If you’re a potential homebuyer, you may have heard of sewage grinder/lift stations but aren’t quite sure what they are and when you might encounter one. In this post, we’ll explain what these systems are, how they work, and the maintenance requirements for such systems.
Sewage grinder/lift stations are wastewater pumping systems used in residential applications where gravity sewer lines are not feasible due to the location or topography of the property, or installed in basements where newer plumbing has been installed below the level of the sewer or septic main. It’s common to encounter a lift station in homes where the basement had been left unfinished after initial construction, and then finished out with new bathrooms or other water fixtures years later.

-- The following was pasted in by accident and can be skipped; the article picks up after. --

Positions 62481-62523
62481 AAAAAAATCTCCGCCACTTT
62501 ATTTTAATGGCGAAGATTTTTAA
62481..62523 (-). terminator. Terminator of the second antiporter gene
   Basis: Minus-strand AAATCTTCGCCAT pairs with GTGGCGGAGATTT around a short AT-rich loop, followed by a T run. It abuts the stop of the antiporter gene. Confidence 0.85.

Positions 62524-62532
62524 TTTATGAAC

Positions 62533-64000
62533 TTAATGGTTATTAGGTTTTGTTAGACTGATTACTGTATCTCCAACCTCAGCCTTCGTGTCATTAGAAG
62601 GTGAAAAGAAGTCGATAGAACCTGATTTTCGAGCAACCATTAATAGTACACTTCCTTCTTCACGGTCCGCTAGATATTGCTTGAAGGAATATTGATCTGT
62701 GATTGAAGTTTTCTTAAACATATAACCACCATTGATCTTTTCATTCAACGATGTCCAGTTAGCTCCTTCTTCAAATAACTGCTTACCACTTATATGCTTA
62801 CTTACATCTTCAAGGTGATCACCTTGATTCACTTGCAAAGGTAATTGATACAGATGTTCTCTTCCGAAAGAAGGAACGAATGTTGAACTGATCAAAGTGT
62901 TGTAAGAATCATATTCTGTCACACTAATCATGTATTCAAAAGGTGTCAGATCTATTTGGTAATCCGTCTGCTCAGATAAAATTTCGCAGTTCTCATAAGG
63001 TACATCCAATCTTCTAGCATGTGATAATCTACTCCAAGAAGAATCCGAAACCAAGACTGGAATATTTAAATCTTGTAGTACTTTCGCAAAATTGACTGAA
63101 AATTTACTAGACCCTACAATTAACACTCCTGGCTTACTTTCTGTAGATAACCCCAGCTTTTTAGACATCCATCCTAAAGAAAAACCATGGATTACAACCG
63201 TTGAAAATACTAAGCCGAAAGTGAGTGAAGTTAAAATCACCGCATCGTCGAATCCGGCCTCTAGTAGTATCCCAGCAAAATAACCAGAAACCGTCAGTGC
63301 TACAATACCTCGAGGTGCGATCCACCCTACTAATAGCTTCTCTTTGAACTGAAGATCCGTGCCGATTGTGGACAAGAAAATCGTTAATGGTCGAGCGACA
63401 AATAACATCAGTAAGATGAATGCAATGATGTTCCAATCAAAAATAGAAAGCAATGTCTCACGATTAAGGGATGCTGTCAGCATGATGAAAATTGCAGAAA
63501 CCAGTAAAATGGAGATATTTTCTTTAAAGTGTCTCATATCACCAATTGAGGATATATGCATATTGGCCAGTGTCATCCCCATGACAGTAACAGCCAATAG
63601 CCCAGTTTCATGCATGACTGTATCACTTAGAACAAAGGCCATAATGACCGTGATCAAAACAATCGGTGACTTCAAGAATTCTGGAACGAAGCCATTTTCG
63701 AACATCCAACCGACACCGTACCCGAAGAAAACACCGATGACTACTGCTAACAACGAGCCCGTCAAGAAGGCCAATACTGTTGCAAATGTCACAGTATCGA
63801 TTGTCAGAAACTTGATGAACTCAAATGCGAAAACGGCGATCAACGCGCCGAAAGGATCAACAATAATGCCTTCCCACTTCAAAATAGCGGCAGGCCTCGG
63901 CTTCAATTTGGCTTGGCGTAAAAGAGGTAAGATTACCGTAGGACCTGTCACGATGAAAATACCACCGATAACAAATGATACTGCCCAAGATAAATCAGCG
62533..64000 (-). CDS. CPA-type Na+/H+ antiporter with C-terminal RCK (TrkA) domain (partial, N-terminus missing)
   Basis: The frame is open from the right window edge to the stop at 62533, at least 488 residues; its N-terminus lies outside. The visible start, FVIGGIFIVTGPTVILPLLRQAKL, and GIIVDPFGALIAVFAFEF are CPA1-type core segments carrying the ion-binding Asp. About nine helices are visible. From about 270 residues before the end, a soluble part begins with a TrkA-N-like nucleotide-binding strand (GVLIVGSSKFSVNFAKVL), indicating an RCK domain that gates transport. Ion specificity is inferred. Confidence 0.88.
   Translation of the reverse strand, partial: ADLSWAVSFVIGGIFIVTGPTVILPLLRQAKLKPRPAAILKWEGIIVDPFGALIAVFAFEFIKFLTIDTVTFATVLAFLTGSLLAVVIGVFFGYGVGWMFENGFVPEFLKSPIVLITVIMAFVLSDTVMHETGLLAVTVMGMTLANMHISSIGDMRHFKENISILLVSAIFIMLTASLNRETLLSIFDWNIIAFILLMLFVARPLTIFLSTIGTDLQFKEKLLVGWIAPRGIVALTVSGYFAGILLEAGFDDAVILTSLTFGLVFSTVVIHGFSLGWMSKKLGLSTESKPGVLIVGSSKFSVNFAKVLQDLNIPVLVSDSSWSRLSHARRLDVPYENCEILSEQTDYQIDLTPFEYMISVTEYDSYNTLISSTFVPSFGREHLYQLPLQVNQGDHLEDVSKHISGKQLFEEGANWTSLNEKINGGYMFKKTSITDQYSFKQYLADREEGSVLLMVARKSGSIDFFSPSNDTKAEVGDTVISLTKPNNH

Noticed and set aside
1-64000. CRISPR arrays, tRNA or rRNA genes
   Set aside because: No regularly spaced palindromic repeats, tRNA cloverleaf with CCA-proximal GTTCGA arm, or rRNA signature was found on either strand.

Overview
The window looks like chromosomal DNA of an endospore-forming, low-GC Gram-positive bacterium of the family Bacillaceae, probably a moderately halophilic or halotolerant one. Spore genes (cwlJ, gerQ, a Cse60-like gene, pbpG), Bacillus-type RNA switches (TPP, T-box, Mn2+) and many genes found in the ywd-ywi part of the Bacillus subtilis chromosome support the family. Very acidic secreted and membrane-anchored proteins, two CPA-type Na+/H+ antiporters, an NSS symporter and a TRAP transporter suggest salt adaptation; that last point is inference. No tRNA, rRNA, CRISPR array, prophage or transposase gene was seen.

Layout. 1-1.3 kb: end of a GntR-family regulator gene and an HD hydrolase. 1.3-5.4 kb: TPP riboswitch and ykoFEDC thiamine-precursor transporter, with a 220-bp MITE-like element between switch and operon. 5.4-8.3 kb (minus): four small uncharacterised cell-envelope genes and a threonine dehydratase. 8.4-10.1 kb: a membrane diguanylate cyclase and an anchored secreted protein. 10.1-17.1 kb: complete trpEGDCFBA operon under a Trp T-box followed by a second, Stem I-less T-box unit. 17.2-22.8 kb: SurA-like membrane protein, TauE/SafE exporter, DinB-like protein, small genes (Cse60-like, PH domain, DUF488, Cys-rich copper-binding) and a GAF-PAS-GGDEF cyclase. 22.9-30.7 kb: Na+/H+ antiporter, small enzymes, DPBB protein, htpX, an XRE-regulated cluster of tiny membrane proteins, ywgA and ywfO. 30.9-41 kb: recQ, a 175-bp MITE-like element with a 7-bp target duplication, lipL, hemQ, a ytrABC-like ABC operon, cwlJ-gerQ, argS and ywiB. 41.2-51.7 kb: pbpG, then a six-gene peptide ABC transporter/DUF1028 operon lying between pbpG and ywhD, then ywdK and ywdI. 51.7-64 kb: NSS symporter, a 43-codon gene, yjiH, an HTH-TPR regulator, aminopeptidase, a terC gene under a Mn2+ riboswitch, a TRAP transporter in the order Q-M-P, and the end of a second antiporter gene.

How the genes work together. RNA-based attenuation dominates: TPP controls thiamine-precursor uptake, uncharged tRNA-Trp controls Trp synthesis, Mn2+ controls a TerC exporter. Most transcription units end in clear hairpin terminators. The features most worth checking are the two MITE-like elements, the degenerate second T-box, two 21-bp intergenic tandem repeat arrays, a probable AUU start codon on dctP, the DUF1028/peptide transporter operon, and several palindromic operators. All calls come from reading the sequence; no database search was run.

The main components of a sewage grinder lift station are a pit or basin, a grinder pump, check valves, and piping. The pit or basin is where wastewater from the property’s plumbing fixtures is collected. The grinder pump is installed at the bottom of the pit and is responsible for breaking down solid waste and debris before pumping the wastewater out of the basin. The check valves are located in the piping and prevent wastewater from flowing back into the basin when the pump is not running.
Now, let’s dive into how these systems work. A residential sewage lift station consists of a pit or basin, pumps, control panel, and piping. The pit or basin collects sewage from the building’s plumbing fixtures and holds it until a certain level is reached. Once the level is reached, the pumps are activated automatically or manually, which lifts the wastewater to a higher elevation and moves it into the main sewer line.
Regular maintenance by a licensed plumbing contractor is recommended for these systems to ensure proper function.